The Enron Emails As Pseudoscience

It seems to make some intuitive sense, that scientists could look at the frequency, contacts, and content of emails sent through an organization and come up with a formula, a pattern, the hidden gem in all of it that would explain why Enron collapsed. Since there were no smoking guns in the emails, perhaps it was understandable that the search for one moved not to what was said, but who said it to whom, and how frequently. But that desire to know is not an excuse to be sloppy – which is exactly what happened with the Enron dataset.

The latest is this article, published on a site that calls itself Science Alert.

Changes in an organisation’s email traffic are a potential predictor of looming crises, an analysis of emails leading up to the infamous demise of Enron Corporation has found.

Researchers from the University of Sydney’s School of Civil Engineering analysed more than a quarter of a million emails from the now defunct energy, commodities and company, spanning three and a half years leading up to its 2001 bankruptcy.

The researchers found changes in emails patterns, a representative gauge of an organisation’s communication networks, started changing in the 12 months leading up to the company’s demise. Around this time, staff began interacting more frequently within small groups of peers more rather than relying on messages emanating from the company’s upper echelons.

I wonder if this might be the natural result of cliques becoming closer? Or the fact that Enron had done some consolidating — perhaps organizationally people were just closer together than they were before. And even if it was true, what does that indicate?

“We found it went from a highly centralised network to a largely decentralised and distributed system,” says Professor Liaquat Hossain, co-author of Understanding Communication Network Cohesiveness During Organisational Crisis.

“We saw structural changes in email communications in the 12 months before the crisis intensified as its CEO Jeff Skilling resigned and it started reporting earnings losses.

An earnings loss was reported in October 2001 (I am thinking of the write-down here, since Enron didn’t have an actual official quarterly earnings loss). It was also the time when Andy Fastow departed the company after having been unable to rally the confidence of Wall Street, and fudging the numbers of his compensation from LJM. So common sense says there would be plenty to talk about, and you probably wouldn’t go to your boss with your gossip.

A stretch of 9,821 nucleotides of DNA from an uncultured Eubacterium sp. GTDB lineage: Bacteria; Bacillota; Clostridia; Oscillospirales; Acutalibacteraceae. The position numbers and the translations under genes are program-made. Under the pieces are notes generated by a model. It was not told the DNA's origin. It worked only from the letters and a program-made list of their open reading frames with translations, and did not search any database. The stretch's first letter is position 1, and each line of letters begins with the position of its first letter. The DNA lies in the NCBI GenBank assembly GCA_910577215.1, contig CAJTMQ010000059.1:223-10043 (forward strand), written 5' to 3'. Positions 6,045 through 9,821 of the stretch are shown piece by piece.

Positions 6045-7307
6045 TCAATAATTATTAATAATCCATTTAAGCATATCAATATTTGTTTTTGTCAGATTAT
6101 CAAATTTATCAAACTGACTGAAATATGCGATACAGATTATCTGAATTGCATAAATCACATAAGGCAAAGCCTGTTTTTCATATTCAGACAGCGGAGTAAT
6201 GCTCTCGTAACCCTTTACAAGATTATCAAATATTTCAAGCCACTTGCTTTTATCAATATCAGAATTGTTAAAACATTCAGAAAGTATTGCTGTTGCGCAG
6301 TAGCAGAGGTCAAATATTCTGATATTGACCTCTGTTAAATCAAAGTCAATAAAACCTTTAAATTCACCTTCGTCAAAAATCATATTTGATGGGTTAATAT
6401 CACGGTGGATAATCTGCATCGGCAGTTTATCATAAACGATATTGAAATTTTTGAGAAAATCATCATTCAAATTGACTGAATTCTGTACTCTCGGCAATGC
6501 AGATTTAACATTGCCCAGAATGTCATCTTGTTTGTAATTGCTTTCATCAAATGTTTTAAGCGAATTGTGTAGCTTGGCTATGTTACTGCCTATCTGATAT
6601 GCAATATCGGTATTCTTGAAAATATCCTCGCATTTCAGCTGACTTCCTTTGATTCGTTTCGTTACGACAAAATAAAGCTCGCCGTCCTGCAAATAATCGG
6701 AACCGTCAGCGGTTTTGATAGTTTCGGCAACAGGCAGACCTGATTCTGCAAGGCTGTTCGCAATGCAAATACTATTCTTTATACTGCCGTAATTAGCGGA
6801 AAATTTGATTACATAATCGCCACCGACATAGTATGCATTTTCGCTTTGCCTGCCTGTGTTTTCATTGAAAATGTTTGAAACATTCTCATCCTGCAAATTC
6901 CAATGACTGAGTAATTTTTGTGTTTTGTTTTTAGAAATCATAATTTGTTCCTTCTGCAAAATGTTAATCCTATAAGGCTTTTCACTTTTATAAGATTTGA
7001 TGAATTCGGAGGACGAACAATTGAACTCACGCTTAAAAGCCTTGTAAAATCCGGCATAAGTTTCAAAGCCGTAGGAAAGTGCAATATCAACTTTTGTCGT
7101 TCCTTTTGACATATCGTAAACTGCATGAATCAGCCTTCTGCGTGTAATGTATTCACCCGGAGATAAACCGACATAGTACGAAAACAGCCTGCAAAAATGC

But there are other reasons to increase conversation too. I am just confused why an increase in emails is associated with bad things.

Maybe I’m being too critical. I just think this is silly. Where is the science in this? What do we know from this study that we didn’t know before?

“As Enron approached disintegration in late 2001 more people communicated with their colleagues and at a higher frequency. During this peak crisis period, there was also a jump in the number of cliques forming within the company. This increase in communication is consistent with organisational theory that purports cohesiveness is greater under conditions of great anxiety.”

Professor Hossain says the paper’s findings suggest changes in communication patterns can predict potential crises in an organisation.

“If an entity’s email traffic is monitored – without breaching privacy – we think it’s possible to detect from changes in communications patterns perceptions of an emerging crisis. By identifying this early an organisation is better able to reshape its strategy in order to prevent a perceived crisis evolving into a debilitating one.”

Hm. Well who is going to be responsible making sure that emails are within “acceptable” boundaries? And what happens when they do increase? Do you demand an internal audit? Do you assume something has gone awry merely because coworkers are sending emails among each other?

I think this is a pseudoscience – a carnival trick, another way to indict Enron for something it didn’t do.

“Like The Enron Emails”

I’ve heard this statement for the last week or so in comparison to the Wikileaks documents and in speculation of what the Bank of America documents hold. But I think the general public has already forgotten what the Enron emails actually showed. Namely, nothing. Not one count in all the hundreds of aggregate counts was proved by email. Jeff Skilling didn’t even use email. His assistant wrote his emails for him. The DOJ would later view this practice as indicative of guilt (ie, that Skilling must be hiding something.)

The Enron emails did not prove particularly embarrassing. One mid-level Enron employee was sleeping with two women at Enron, and Ken Lay’s daughter asked her father to find a job for a friend, but that hardly rose to the level of scandal. Basically the emails were a peek into the day to day professional life of people who worked there. There were no huge surprises.

I’ve posted numerous emails that were not included in the dataset – mostly in an attempt to add some color to the personalities. But there are no amazing emails of two people conspiring or talking about their great conspiracy. They don’t exist. And nothing was ever written down that would imply there was anything illegal happening at Enron.

Whatever Julien Assange has on Bank of America, it has to be juicier than what we’ve seen with the Enron emails. The comparison is not apt, though I think that it’s funny that people still use Enron as a codeword for scandal. How wrong they are. How utterly normal Enron was.